Household spending, which comprises about two-thirds of GDP, declined 0.3% in the second quarter. It’s likely to face further pressure because or rising gasoline prices and high interest rates that are at a level last seen 14 years ago during the global financial crisis.

4. IMF warns of debt spiral:

The International Monetary Fund’s (IMF) Gita Gopinath has warned that the interest owed on South Africa’s government debt could increase exponentially, placing the country in a debt spiral

Gopinath spoke at the South African Reserve Bank’s biennial conference last week. She was the IMF’s chief economist until 2022, after which she was appointed the fund’s second-in-command.

The IMF projects that the interest bill on the government’s debt could skyrocket to triple the size of its health budget within five years. 

This would result in interest payments on debt consuming 27% of the country’s entire budget, up from 19%. 

South Africa’s current debt-to-gross domestic product (GDP) ratio is 73%. In nominal terms, the country owes around R5 trillion.

The situation is set to become much worse as the country’s fiscal deficit this year will be around 6% of GDP.

Fiscal deficit is the term used to describe a shortfall in the government’s income compared to its spending.

In South Africa, the state is spending far more than it gets in, which means it has a growing fiscal deficit and needs to borrow money to make ends meet.

The National Treasury revealed that South Africa recorded its largest budget deficit since at least 2004, sending the rand crashing and lowering demand for government bonds.

Data released by the National Treasury on Wednesday showed that the budget moved to a deficit of R143.8 billion for July.

This is the largest deficit since 2004 and wider than the R115.5 billion forecast by economists. There was a surplus of R36.7 billion in June.

The IMF called on the government to do more to stabilise the country’s debt by cutting expenditures. However, this is politically unpalatable and unlikely to happen. 

5. Rand bleeds amid global growth concerns:

Jitters about global growth caused the dollar to rise on Tuesday, sending the euro to its lowest in nearly three months.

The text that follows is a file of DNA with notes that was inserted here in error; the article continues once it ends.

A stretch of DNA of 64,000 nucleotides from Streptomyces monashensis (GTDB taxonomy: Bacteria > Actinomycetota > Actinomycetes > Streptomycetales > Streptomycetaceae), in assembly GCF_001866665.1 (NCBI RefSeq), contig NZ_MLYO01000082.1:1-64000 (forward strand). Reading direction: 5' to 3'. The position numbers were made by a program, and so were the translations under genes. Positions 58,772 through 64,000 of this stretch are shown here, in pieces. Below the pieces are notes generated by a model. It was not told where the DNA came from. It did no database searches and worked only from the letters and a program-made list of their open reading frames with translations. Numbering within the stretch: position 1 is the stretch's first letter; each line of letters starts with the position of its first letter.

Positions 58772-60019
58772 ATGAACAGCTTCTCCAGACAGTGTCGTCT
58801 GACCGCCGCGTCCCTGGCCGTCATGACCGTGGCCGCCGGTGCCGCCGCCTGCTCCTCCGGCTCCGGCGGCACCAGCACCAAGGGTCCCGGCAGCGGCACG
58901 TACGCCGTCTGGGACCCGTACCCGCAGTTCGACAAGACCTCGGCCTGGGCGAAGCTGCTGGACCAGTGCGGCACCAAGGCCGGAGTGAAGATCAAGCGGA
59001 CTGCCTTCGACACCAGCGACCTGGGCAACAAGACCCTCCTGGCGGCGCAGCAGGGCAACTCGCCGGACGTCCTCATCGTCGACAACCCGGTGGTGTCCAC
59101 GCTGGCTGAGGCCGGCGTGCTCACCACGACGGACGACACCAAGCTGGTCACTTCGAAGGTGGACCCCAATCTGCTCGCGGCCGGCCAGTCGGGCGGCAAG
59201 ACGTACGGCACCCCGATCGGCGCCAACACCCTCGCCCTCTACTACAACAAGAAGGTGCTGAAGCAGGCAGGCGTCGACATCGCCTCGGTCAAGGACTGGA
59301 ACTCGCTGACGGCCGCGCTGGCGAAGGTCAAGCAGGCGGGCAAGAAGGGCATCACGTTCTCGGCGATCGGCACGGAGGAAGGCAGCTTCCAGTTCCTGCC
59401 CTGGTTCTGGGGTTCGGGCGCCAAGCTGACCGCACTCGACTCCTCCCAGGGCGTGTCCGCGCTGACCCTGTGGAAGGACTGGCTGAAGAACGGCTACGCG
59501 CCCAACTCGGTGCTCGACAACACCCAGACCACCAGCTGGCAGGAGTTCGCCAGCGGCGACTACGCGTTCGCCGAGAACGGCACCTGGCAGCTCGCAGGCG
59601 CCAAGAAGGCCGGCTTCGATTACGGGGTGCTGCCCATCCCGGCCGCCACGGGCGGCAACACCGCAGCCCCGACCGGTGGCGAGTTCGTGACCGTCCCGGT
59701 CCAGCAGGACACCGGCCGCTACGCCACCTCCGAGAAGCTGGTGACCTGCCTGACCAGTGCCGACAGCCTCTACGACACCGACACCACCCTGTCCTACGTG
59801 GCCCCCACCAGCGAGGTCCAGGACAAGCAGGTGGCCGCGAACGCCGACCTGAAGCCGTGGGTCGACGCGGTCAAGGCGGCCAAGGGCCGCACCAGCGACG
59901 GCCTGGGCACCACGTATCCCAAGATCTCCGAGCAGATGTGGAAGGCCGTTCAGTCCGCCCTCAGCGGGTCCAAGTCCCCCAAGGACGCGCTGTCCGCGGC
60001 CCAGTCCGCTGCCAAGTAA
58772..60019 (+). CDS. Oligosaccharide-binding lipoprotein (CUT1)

The rand hit R19.26/$ early on Tuesday, its weakest level in weeks. The currency has lost 4% of its value over the past month, and is down 11% from a year ago. It still has some way to go to breach its previous record low of R19.80, which was triggered by the fall-out of the Lady R diplomatic crisis. 

Normally, stronger-than-expected GDP growth would have bolstered the rand, says Casparus Treurnicht, portfolio manager at Gryphon Asset Management. This signals to the Reserve Bank that the damage of aggressive interest rate hikes may be less than feared, and could convince the monetary authority to keep rates higher for longer.

“But the dollar is bolstered by traders seeking a safe haven amid market concern about the impact of a deteriorating Chinese economy on world growth.”

South Africa, as a commodity exporter, would be hit particularly hard by a Chinese slowdown.

China’s Caixin services PMI was at levels last seen when swathes of the country were under lockdown, the latest in a series of weak data points from the world’s second largest economy, while data showed euro zone business activity decline faster than initially thought last month.

“The twin drivers of dollar strength of US higher yields and weaker growth conditions out of the US are still in fifth gear,” said Simon Harvey head of FX analysis at Monex Europe.

US treasuries fell on resuming trading after a holiday with the U.S. 10 year yield up 4.5 basis points at 4.2163%.

The China-exposed Australian dollar was the most affected, falling 1.46% to $0.6372 hurt too by the RBA’s latest policy update.

The central bank left its benchmark cash rate on hold at 4.1% for a third month in a row, and although it left the door open to future increases, markets are pricing only about a 30% chance that rates go higher from here.

“The RBA’s policy stance overall remains a weight on the Aussie, especially against the U.S. dollar, where the Fed funds rate seems highly likely to remain 125+ basis points above the RBA cash rate deep into 2024,” said Westpac analyst Sean Callow.

The dollar was strong across the board, climbing against China’s currency, and was last up 0.47% at 7.3096 against the yuan traded offshore and up nearly as much in onshore markets.

The greenback also rose 0.56% against the Canadian dollar to $1.3669, its highest since late March, and up 0.85% against the Swedish crown at 11.10, its highest since November 2022.

The yen was at around a one-week low and analysts see it grinding toward 150 per dollar unless there is a sharp change in the gap between Japanese yields, pegged near zero, and U.S. yields comfortably above 4%. A dollar last bought 146.95 yen.

A Japanese government bond auction on Tuesday was uneventful, leaving 10-year Japanese yields at 0.65%.

All information sourced from articles posted by: BusinessTech, News24, Moneyweb, DailyInvestor, and Fin24.